Investors hit 'pause' button amid volatility

Investors face uncertainty following last week's topsy-turvy market. More volatility is expected as investors await the US Fed's decision on interest rates.
Investors face uncertainty following last week's topsy-turvy market. More volatility is expected as investors await the US Fed's decision on interest rates.ST FILE PHOTO

Many waiting for prices to correct further after last week's steep plunge and rebound

Investors seem to be taking a breather from shares after the roller-coaster ride last week that saw a dizzying plunge on Monday and a rebound on Tuesday.

Businessman and remisier Charles Chua said he did not buy or sell stocks on those two days, while many added that they were waiting for prices to correct further.

The benchmark Straits Times Index (STI) plunged 4.3 per cent, or 127.62 points, to close at 2,843.39 on Monday.

There was some relief on Tuesday with shares gaining 1.5 per cent here, while Wall Street rallied strongly on Wednesday. The STI closed at 2,955.94 on Friday.

Mr Chua said that even before last week, he was gradually increasing his stake in Keppel Infrastructure Trust but has since held on.

STAYING PUT

As of now, the markets are running heavily on emotions and irrational decisions. Prices can soar drastically higher or plunge to new lows, so it is best to wait out these volatile times.

MR CHENG XIANG NIAN, an investor

He noted: "I personally believe the Chinese and US governments are all ready to act, and aggressively if necessary. The Chinese economy is slowing but still growing safely at above 5 per cent, and above 5 per cent is spectacular growth in most countries."

Fintech entrepreneur Daniel Chia, who used to be a GIC investment manager, said a large part of his firm's costs is in US dollars.

Mr Chia said: "It's been a challenge the last few weeks hedging against the depreciation of the Singapore dollar against the US dollar."

He added: "Fortunately, we were prepared for this, as we have been suggesting to users since April that there could be extreme volatility when the US dollar-Singdollar spiked above $1.40."

Mr Chia remarked: "I like tech stocks that I feel have been unfairly maligned, one of those being e-commerce player Alibaba."

He said that "the tech crown jewel of China... has been unfairly bashed by the negative news about China's economy" and that he is still looking for opportunities in the markets.

Despite the rebound on Tuesday, he said: "I feel that the risk-reward is not strong for selling on rebounds at this moment."

Businessman Jerry Lee said he is also still looking for opportunities to buy more stocks - and hoping for the market to correct further.

He added that he is reserving his cash for really strong companies.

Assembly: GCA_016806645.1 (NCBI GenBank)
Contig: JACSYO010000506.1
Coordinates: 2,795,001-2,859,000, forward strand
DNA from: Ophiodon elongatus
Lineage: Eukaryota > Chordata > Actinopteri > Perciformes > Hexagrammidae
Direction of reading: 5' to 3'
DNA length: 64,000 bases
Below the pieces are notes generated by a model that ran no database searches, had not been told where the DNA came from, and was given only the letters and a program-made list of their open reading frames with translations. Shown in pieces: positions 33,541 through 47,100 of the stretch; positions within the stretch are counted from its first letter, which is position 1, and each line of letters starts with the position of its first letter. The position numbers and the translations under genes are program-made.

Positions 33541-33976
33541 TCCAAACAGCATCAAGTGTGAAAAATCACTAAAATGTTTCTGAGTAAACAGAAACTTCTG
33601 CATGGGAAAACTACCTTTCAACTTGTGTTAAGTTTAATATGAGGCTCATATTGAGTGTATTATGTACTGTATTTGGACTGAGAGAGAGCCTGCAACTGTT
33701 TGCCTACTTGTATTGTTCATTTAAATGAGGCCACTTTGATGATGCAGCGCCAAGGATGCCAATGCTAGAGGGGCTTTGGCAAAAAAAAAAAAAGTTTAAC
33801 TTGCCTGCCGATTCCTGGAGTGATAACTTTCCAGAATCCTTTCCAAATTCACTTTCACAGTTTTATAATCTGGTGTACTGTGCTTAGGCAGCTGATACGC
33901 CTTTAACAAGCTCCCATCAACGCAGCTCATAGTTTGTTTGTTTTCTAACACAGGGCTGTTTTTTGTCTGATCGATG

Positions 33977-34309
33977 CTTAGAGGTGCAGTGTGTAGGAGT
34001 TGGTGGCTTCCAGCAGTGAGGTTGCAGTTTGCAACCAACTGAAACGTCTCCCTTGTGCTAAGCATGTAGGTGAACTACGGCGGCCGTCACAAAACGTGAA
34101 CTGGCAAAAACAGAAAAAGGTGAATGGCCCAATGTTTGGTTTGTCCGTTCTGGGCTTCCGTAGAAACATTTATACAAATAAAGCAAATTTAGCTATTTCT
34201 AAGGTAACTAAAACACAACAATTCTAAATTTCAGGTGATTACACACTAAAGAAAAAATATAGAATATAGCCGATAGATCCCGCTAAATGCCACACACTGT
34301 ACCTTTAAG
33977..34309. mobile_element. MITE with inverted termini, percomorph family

Mr Lee, who is a value investor, said: "Even if I had bought something on Monday, I wouldn't want to sell so quickly on Tuesday.

"I buy to hold for the long term - 10 years. If the business is good, you've got to give it time to grow."

Investor Cheng Xiang Nian said most of his long positions suffered in Monday's crash, "but my short positions were an excellent hedge to my losses".

He is maintaining his current positions, and has stopped buying any stocks.

Mr Cheng said: "As of now, the markets are running heavily on emotions and irrational decisions. Prices can soar drastically higher or plunge to new lows, so it is best to wait out these volatile times and resume investing when the dust has settled."

But he added that if an investor possesses the stomach and acumen to trade in these volatile times, he can yield substantial opportunities.

Food and beverage business owner Traveen Gulrajani took advantage of the rebound on Tuesday to sell gold and the US dollar-Thai baht currency pair, "as these are more speculative trades and good for a quick entry and exit trade".

He had bought into US dollar- Thai baht on the day of the recent Bangkok blasts. He also bought some good quality stocks in the US markets, "purely because fundamentally they have a lot of potential going forward and are very strong companies".

Mr Gulrajani said: "In this current environment, I'm holding on to

75 per cent in cash to deploy when the markets are more sane to invest in for the long run; 25 per cent is for short-term investments - a week to a fortnight."

Mr Chua added that investors should make rational decisions and can consider buying dividend stocks like real estate investment trusts and blue chips such as the three local banks and the big four China banks, as well as growth stocks such as SingPost, Apple and Alibaba.

Mr Chia noted: "Expect further volatility as investors await the United States Federal Reserve's decision on US interest rates."

A version of this article appeared in the print edition of The Straits Times on August 31, 2015, with the headline 'Investors hit 'pause' button amid volatility'. Print Edition | Subscribe